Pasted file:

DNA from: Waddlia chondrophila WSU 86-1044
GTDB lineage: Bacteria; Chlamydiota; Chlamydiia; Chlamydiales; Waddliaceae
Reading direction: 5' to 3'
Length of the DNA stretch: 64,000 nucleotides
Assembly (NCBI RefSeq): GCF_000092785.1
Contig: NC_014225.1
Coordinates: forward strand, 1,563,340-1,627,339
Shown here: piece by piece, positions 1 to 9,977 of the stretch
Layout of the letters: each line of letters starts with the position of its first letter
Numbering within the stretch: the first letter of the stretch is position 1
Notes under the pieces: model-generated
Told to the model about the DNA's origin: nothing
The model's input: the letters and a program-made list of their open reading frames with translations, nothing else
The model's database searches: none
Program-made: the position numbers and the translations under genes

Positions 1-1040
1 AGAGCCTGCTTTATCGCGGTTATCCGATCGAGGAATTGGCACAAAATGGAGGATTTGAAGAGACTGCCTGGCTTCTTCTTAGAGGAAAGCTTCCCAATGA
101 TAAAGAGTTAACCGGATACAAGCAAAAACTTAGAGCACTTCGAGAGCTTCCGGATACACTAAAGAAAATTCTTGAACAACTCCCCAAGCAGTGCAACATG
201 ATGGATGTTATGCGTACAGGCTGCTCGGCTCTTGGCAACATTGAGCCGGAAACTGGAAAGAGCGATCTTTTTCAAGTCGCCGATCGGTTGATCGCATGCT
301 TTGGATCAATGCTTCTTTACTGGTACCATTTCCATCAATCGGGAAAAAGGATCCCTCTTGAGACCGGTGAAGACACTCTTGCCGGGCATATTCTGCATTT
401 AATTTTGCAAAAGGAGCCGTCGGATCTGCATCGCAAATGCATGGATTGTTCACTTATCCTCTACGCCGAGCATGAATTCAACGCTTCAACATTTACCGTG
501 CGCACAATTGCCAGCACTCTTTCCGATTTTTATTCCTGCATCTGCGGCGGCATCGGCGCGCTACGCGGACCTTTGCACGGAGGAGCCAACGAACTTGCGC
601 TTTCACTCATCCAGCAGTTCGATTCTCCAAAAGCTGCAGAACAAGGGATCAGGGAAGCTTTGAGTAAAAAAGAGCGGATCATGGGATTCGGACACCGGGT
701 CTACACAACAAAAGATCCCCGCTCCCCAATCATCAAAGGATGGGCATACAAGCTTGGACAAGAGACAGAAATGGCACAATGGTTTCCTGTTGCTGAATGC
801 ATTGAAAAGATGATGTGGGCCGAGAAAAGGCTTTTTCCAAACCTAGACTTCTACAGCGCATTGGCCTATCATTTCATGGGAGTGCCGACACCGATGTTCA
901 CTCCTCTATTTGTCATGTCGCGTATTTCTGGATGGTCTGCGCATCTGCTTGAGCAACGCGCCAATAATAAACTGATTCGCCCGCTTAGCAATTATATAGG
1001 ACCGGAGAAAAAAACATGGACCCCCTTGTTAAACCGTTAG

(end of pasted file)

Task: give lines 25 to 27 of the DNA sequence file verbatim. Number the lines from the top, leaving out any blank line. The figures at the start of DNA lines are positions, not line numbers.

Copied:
801 ATTGAAAAGATGATGTGGGCCGAGAAAAGGCTTTTTCCAAACCTAGACTTCTACAGCGCATTGGCCTATCATTTCATGGGAGTGCCGACACCGATGTTCA
901 CTCCTCTATTTGTCATGTCGCGTATTTCTGGATGGTCTGCGCATCTGCTTGAGCAACGCGCCAATAATAAACTGATTCGCCCGCTTAGCAATTATATAGG
1001 ACCGGAGAAAAAAACATGGACCCCCTTGTTAAACCGTTAG